• Retirement savings may be inadequate. Total household retirement savings among all workers is $93,000 (estimated median). Baby Boomer workers have the most retirement savings at $202,000, compared with Generation X ($107,000), Millennials ($68,000), and Generation Z ($26,000) (estimated medians).
  • Forty-nine percent of workers expect to work past age 65 or do not plan to retire, an expectation that is higher among older workers. Seventy-two percent of Baby Boomers either expect to or are already working past age 65 or do not plan to retire, compared with Generation X, Millennials, and Generation Z (51 percent, 37 percent, and 36 percent, respectively). One in five workers (22 percent) expects to retire later because of the pandemic, with Millennials being more likely to expect to do so (28 percent).
  • Only 24 percent are "very" confident that they will be able to fully retire with a comfortable lifestyle. Millennials (30 percent) are more likely to be "very" confident than Baby Boomers (21 percent), Generation X (19 percent), and Generation Z (16 percent). Sixteen percent of workers across generations indicate their retirement confidence has declined as a result of the pandemic.

How to Improve the Retirement Security of Workers

"The pandemic has exposed weaknesses and revealed opportunities for improving retirement security. The insights gained can be applied toward effecting positive change. A concerted effort is needed among workers, employers, and policymakers," said Collinson. Each of these stakeholders could take additional steps, including:

  • Workers can improve their fiscal health by creating a financial plan and gaining a full understanding of their situation. Preparing a budget, prioritizing expenses, setting short- and long-term goals, learning about investing, and developing a retirement strategy are important steps.
  • Employers can enhance their retirement, and health and welfare benefits offerings, as well as business practices, which can help employees protect their finances, save for the future, and manage work-life balance, while helping employers attract and retain talent in today's highly competitive market.
  • Building on recent legislation, policymakers can implement additional reforms that expand retirement plan coverage, increase incentives for employers to offer plans, and facilitate retirement savings.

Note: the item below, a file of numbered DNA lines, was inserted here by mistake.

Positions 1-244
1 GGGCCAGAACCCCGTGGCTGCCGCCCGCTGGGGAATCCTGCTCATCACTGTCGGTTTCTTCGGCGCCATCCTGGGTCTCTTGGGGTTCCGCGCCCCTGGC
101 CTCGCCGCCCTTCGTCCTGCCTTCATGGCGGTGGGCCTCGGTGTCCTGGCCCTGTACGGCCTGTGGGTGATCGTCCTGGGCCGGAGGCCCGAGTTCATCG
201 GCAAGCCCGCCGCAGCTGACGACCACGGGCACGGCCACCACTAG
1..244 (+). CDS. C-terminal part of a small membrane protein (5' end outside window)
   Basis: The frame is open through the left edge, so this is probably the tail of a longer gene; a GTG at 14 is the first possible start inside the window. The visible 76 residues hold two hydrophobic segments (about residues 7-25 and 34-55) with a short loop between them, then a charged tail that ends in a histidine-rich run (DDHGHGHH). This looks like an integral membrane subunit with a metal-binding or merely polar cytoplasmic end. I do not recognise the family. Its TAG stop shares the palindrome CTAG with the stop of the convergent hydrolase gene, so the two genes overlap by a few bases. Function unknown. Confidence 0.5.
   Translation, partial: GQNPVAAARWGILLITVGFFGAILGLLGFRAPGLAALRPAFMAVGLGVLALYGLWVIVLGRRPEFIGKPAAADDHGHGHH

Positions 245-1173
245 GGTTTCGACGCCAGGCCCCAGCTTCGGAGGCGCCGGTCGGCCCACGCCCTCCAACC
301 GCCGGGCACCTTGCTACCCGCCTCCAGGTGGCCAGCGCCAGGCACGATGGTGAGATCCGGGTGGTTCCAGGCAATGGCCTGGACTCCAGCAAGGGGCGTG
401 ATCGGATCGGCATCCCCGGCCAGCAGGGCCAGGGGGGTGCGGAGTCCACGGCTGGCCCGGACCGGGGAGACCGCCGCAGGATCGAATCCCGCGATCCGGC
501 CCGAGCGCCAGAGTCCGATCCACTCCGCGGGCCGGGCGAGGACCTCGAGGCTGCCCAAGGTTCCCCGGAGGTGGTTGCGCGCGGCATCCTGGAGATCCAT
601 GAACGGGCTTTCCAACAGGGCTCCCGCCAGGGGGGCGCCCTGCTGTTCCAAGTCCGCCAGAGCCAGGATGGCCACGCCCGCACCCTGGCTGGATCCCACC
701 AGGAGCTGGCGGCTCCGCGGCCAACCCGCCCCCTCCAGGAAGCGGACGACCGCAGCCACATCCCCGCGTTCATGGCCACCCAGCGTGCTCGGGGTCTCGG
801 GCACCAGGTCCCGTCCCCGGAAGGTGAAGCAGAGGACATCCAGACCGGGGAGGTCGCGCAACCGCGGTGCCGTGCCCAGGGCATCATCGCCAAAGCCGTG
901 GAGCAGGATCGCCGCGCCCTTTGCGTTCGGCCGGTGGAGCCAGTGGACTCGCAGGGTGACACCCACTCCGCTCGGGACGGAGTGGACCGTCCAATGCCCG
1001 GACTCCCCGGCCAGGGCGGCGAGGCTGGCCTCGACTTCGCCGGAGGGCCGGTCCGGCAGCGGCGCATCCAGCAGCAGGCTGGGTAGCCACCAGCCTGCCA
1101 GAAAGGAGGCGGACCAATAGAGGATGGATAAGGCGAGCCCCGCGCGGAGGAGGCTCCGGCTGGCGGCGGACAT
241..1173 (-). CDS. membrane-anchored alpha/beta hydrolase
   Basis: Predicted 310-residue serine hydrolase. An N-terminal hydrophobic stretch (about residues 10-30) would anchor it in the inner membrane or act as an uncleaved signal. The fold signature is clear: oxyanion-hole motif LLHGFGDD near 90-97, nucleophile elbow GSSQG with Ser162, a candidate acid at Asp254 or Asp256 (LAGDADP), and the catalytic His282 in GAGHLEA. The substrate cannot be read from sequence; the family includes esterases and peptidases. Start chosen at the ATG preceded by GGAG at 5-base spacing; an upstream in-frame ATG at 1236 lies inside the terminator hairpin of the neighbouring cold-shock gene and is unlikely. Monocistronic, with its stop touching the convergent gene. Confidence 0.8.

"Workers' ability to achieve a secure retirement ultimately depends on access to meaningful employment throughout their lives, the availability of retirement, and health and welfare benefits, and the preservation of safety nets such as Social Security and Medicare," Collinson said. "As we emerge from the pandemic, we have an unprecedented opportunity to strengthen the fabric of our retirement system — including how we live, work, retire, and age with dignity."

Living in the COVID-19 Pandemic: The Health, Finances, and Retirement Prospects of Four Generations provides detailed survey findings and comparisons by generation. Visit TCRS at to download the report and other research. Follow on Twitter @TCRStudies to stay up to date with TCRS' latest research.

About Transamerica Center for Retirement Studies

Transamerica Center for Retirement Studies® (TCRS) is a division of Transamerica Institute®, a nonprofit, private foundation. Transamerica Institute is funded by contributions from Transamerica Life Insurance Company and its affiliates and may receive funds from unaffiliated third parties. TCRS and its representatives cannot give ERISA, tax, investment, or legal advice. This material is provided for informational purposes only and should not be construed as ERISA, tax, investment, or legal advice. For more information, visit and follow TCRS on Twitter at @TCRStudies.

About the 21st Annual Transamerica Retirement Survey of Workers

The analysis contained in Living in the COVID-19 Pandemic: The Health, Finances, and Retirement Prospects of Four Generations was prepared internally by the research team at Transamerica Institute (TI) and TCRS. The 25-minute online survey was conducted within the U.S. by The Harris Poll on behalf of TI and TCRS between November 17 and December 29, 2020 among a nationally representative sample of more than 10,000 adults. The data in this report is shown for a subsample of 3,109 workers in for-profit companies of one or more employees, comprising 301 Generation Z (born 1997 to 2012), 1,249 Millennials (born 1981 to 1996), 960 Generation X (born 1965 to 1980), 573 Baby Boomers (born 1946 to 1964), and 26 workers who were born prior to 1946. Results were weighted where necessary to bring them into line with the population of U.S. residents, referencing Census data for education, age by gender, race/ethnicity, region, household income, education, employment, marital status, and size of household. Weighting also adjusts for attitudinal and behavioral differences between those who are online versus those who are not, those who join online panels versus those who do not, and those who respond to surveys versus those who do not.

Media Contact: Andrew Cook


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SOURCE Transamerica Center for Retirement Studies